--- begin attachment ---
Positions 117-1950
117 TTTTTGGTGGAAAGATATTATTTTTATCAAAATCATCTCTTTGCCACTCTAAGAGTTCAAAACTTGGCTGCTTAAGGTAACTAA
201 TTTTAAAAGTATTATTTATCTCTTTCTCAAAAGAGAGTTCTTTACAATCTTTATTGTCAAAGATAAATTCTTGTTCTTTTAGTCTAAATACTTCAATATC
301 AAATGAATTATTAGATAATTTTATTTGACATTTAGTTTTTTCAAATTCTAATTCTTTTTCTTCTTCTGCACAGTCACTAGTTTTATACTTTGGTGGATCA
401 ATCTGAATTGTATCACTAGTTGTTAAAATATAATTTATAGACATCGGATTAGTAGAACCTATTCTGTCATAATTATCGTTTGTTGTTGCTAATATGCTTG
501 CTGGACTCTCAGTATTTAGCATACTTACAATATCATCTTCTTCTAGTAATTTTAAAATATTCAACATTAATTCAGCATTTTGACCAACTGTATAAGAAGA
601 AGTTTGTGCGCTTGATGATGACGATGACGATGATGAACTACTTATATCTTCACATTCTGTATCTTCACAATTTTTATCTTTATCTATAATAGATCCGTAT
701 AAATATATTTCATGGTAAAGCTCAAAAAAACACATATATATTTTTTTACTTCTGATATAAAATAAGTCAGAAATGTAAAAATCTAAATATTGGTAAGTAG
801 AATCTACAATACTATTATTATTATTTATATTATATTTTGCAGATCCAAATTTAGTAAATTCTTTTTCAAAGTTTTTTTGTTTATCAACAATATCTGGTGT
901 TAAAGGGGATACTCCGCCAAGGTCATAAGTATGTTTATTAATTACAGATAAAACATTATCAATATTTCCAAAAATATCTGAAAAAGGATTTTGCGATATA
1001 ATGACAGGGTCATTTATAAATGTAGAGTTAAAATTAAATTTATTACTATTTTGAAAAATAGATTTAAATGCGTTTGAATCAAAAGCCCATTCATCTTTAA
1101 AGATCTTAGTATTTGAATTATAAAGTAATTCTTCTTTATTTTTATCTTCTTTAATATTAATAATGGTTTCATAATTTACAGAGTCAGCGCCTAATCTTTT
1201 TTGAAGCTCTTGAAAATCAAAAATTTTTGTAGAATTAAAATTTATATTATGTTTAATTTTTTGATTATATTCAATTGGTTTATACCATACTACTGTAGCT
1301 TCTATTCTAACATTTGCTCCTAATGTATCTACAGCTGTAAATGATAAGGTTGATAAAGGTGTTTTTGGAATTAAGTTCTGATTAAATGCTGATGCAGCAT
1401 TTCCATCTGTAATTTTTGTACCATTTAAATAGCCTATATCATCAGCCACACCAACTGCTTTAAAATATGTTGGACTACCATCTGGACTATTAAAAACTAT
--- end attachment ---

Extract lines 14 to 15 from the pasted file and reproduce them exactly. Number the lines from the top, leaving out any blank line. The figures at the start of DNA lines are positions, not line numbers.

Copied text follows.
1301 TCTATTCTAACATTTGCTCCTAATGTATCTACAGCTGTAAATGATAAGGTTGATAAAGGTGTTTTTGGAATTAAGTTCTGATTAAATGCTGATGCAGCAT
1401 TTCCATCTGTAATTTTTGTACCATTTAAATAGCCTATATCATCAGCCACACCAACTGCTTTAAAATATGTTGGACTACCATCTGGACTATTAAAAACTAT